Sep 26, 2019

How federal tax incentives could yield big carbon emissions cuts

Illustration: Aïda Amer/Axios

New research from the Rhodium Group consultancy finds that extension and broadening of federal tax incentives for climate-friendly energy and transportation could yield substantial carbon emissions cuts.

Why it matters: As Rhodium points out, big climate legislation isn't on the menu right now. But they argue that there's at least some political opening in this Congress for agreement on legislation around federal tax credits for renewable power, storage, nuclear energy, EVs and more.

What they found: "Extending and expanding tax credits through 2025 for zero-emitting generation including wind, solar or nuclear could achieve reductions of up to 125 million tons compared to current policy in 2025," the note states.

  • This could meet one-fourth of the "gap" between projected U.S. emissions under current policy and the U.S. pledge under the Paris agreement, it finds.
  • That pledge, offered under then-President Obama, calls for reducing U.S. emissions by 26%–28% below 2005 levels by 2025.
  • And extending and broadening separate credits for EVs and carbon capture could yield even more cuts than just boosting power generation incentives.

Read the note

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The IMF wants major carbon taxes to fight climate change

IMF managing director Kristalina Georgieva. Photo: Mark Wilson/Getty Images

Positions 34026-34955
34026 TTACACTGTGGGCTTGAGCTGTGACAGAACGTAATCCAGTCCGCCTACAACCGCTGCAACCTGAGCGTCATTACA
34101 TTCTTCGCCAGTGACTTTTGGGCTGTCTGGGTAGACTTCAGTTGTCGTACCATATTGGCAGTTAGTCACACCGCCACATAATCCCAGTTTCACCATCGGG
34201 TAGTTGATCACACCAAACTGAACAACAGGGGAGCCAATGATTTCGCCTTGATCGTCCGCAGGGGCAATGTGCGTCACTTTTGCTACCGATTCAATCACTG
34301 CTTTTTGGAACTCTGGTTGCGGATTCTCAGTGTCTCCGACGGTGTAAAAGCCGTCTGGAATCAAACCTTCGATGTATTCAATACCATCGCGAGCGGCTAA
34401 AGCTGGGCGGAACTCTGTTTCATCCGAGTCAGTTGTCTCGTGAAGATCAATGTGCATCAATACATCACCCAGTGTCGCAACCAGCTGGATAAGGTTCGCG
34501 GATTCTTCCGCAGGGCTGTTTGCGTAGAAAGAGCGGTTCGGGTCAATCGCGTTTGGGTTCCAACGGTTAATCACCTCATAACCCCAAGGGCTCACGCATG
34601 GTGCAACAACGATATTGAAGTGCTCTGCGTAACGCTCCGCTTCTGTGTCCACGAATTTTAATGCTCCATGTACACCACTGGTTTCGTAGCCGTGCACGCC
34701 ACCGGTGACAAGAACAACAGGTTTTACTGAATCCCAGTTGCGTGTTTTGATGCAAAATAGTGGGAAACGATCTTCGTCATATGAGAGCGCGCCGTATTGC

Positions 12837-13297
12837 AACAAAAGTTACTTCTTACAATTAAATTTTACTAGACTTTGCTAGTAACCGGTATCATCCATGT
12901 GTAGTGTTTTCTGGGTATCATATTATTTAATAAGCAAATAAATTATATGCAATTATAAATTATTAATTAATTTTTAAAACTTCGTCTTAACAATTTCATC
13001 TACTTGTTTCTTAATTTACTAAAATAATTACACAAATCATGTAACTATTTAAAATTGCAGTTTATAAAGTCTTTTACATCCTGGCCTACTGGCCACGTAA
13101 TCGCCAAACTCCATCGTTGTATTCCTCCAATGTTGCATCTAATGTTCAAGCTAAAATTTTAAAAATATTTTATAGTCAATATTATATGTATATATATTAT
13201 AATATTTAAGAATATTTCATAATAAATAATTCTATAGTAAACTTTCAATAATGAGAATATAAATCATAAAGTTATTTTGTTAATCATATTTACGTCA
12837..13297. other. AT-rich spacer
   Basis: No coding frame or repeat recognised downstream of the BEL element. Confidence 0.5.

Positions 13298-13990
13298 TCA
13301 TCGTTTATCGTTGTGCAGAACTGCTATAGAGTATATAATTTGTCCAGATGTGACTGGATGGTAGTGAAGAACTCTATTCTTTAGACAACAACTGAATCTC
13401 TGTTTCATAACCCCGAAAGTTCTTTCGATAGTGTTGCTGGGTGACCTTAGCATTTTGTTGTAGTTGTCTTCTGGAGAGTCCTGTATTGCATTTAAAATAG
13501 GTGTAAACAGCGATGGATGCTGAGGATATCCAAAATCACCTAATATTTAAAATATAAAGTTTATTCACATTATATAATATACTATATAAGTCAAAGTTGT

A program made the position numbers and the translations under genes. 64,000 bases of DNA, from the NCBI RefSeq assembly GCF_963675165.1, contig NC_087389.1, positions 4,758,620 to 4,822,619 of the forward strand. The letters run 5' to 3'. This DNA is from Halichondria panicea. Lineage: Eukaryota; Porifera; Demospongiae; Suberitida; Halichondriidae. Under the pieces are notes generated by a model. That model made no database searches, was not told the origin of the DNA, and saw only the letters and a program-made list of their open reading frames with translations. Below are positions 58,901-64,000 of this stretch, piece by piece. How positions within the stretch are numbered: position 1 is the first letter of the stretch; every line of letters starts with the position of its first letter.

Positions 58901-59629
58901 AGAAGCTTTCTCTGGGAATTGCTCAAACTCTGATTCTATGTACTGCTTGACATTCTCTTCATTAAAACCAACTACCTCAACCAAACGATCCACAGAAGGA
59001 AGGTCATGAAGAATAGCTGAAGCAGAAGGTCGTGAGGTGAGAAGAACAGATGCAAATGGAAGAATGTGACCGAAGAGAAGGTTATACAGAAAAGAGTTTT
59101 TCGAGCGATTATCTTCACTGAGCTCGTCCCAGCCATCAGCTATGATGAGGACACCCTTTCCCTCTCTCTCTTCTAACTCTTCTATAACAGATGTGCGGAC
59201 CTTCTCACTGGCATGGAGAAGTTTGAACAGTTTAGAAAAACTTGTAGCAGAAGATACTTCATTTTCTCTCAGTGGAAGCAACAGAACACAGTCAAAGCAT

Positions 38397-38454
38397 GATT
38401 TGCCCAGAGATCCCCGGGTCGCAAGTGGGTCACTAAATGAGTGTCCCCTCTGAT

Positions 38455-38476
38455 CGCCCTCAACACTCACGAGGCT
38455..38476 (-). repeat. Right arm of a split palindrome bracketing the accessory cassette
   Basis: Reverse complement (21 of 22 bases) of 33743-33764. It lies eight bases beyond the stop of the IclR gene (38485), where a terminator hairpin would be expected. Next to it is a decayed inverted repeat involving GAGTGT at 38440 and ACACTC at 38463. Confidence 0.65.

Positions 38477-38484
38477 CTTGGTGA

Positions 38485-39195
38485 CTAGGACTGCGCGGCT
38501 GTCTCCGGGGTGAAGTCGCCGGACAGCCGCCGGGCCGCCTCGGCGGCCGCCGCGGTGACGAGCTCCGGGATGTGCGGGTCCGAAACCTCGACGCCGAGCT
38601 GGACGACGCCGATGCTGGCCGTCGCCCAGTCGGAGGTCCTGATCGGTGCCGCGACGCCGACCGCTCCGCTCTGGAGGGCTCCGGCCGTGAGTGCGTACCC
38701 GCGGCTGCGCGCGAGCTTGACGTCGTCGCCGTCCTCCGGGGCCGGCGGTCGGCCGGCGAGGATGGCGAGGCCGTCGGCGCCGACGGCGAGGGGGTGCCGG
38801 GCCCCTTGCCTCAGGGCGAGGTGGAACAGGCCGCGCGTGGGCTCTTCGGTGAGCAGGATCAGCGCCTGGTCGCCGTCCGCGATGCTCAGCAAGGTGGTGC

The International Monetary Fund is calling on major greenhouse gas-emitting countries to implement carbon taxes that reach $75-per-ton by 2030 to bolster today's "inadequate" responses to climate change.

Why it matters: Their new report says the window for keeping temperature rise to manageable levels is "closing rapidly" and that "limiting global warming to 2°C or less requires policy measures on an ambitious scale."

Go deeperArrowOct 11, 2019

Renewable energy will keep rising through 2050, but so will CO2 emissions

Adapted from EIA; Chart: Axios Visuals

Led by wind and solar, renewable energy will make up nearly 50% of global electricity within the next 30 years, up from today’s 28%, according to new data from the U.S. Energy Information Administration.

Yes, but ... The data also finds that carbon dioxide emissions will keep rising over that same time period, underscoring a stubborn, inconvenient fact: To tackle climate change, you need to address the emissions from oil, natural gas and coal, not just rapidly increase renewables.

Go deeper: Climate denial among D.C. policymakers thrives in echo chambers

Mayors announce Global New Green Deal in Copenhagen

Zero Hour founder Jamie Margolin, L.A. Mayor Eric Garcetti and Paris Mayor Anne Hidalgo attend a press conference in Copenhagen in conjunction with the C40 Mayors Summit on Oct. 9. Photo: Liselotte Sabroe/Ritzau Scanpix/AFP via Getty Images

Mayors from 94 cities committed to cutting emissions from the sectors that most contribute to climate change (transportation, buildings, industry and waste) to keep global temperatures below the 1.5-degree Celsius goal of the Paris Agreement.

The big picture: The Global New Green Deal was announced today at the C40 Mayors Summit in Copenhagen. Despite the U.S. government pulling out of the Paris Climate Agreement, cities have committed to meeting greenhouse gas reduction goals.

Go deeperArrowOct 9, 2019